• Creating of the Ministry of the Crimean Affairs, while Ukraine created only the department for the Crimean Affairs with no more than a dozen staff.
  • Creating a “free economic zone” for 25 years with the possibility of further extension. Under the new law investors will be provided with simplified visa regime, as well as a number of zero custom duties;
  • Attracting investments with the help of such institutions as the “Agency for Strategic Initiatives” and “Business Russia”;
  • Attracting foreign investors from countries that had not introduced sanctions – China, India, Turkey (bearing in mind that Ankara did not join the sanctions), South Korea, and even Zimbabwe. According to the Ambassador of Russia in Turkey, Turkish businessmen are already partially present in Crimea.
  • Promising to implement large investment and infrastructure projects, e,g Crimean Silicon Valley or Crimean Monaco, etc.
  • Promoting the Crimea in overseas markets such as the Gulf countries and India. During Putin’s visit to India, Russian media announced that the Crimean delegation allegedly signed a memorandum of understanding with the Indian company “India – Crimean partnership.”

All of these activities demonstrate that the Kremlin searches for ways to resolve the Crimean dependence on Russian budget. At the same time, it must be noted that global projects such as Kerch bridge or Crimean Monaco will remain just the propaganda.

Conclusions

The most likely strategic purpose of the occupation of Crimea is its use as a military base. Without access to continental part of Ukraine supplying the peninsula is extremely hard.

The investment development of the Crimean peninsula is a geopolitical issue for the European Union, the United States and Russia. While the EU and the US tried to play Soft Policy in the Crimea, Russia played boldly, only by chance avoiding a major use of force during the Crimean occupation.

Geopolitically, the Crimean peninsula from the start of its recorded history had belong to Mediterranean cultural Oikumena (Greece, Romans, Byzantium, Ottomans). Even under Tatar’s rule Crimean policy leaned towards South, but its linkage with Mediterranean civilisation collapsed since the 1783 when Russian Empire annexed Crimea and established on this land military and navy bases. Since then Crimea became military or touristic place closed to the outside world. Only within independent Ukraine Crimea received some hope for restoration of its old international prominence. However, in 2014 forgotten ghosts from history have returned to the Eastern Europe.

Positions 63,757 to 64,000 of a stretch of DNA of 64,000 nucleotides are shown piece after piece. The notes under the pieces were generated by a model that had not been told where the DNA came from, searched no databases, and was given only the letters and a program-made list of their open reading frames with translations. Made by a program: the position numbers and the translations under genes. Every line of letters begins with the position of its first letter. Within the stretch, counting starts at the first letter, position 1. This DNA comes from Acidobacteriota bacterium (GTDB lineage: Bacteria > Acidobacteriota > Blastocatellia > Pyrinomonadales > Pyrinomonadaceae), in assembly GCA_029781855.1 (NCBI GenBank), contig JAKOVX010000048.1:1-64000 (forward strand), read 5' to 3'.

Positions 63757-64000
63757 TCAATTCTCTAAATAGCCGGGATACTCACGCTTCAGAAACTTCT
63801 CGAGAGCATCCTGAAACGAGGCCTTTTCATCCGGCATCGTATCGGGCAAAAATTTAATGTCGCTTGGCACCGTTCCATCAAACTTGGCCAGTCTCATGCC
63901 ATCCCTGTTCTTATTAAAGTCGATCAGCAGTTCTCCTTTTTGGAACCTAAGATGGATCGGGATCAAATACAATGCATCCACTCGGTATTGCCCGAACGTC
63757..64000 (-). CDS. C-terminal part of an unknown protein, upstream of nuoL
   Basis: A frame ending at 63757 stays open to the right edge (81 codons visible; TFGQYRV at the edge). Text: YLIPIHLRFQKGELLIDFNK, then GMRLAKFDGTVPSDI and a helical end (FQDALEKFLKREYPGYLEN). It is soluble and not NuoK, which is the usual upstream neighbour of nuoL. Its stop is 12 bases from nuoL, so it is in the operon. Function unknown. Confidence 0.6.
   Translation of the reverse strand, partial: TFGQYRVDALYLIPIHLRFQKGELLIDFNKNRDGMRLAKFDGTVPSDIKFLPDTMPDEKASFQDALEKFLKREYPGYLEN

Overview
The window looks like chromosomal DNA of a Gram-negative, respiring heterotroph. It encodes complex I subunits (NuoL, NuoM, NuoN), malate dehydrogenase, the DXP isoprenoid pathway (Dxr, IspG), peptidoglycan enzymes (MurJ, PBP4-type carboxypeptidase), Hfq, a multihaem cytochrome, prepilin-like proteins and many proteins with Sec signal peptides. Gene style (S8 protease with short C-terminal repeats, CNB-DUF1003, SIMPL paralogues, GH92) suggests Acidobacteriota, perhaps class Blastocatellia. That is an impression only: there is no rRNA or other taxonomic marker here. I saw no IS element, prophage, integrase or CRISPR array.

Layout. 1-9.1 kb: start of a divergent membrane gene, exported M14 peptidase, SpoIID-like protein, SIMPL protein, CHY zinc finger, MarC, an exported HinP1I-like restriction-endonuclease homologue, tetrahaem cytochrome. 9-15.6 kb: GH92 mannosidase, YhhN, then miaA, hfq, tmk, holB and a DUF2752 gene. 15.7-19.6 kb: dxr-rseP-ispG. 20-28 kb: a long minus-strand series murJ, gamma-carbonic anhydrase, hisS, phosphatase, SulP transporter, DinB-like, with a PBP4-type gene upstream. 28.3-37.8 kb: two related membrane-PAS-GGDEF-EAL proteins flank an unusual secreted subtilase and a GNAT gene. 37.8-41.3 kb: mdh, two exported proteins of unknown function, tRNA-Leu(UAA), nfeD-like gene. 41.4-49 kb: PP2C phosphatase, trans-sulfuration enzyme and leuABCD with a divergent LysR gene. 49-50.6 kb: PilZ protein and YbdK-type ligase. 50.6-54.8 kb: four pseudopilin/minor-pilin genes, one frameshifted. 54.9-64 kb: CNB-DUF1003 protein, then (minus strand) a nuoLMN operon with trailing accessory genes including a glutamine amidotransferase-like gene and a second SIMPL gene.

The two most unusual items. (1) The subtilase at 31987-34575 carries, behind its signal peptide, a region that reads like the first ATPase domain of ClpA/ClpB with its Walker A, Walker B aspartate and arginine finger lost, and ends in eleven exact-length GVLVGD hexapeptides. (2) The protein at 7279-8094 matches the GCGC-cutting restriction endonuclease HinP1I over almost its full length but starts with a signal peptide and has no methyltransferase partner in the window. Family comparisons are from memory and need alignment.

The Crimea Week

Crimea Triangle: Where do Missing Trucks from Ukraine Go? (Yuriy Gorodnichenko (UC Berkeley) and Oleksandr Talavera (U Sheffield), co-founders of VoxUkraine)

How the Chinese Government and French Conservatives Are Helping Russia to Undermine Humanity’s Non-Proliferation Regime (Andreas Umland, Dr. phil., Ph. D., Senior Research Fellow at the Institute for Euro-Atlantic Cooperation in Kyiv and General Editor of the book series “Soviet and Post-Soviet Politics and Society“)

Notes

[1] Polikanov, DmitryRussia and NATO: The Taming of the Shrew”, Military Technology; 2010, Vol. 34 Issue 1

[2] Attracting FDI in Sevastopol, Current report № 3; Reporting period: April – September 2013

[3] “The Program development of investment activity of Sevastopol in 2014” –  25.11.2013 № 511-OD


Disclaimer

The author doesn`t work for, consult to, own shares in or receive funding from any company or organization that would benefit from this article, and have no relevant affiliations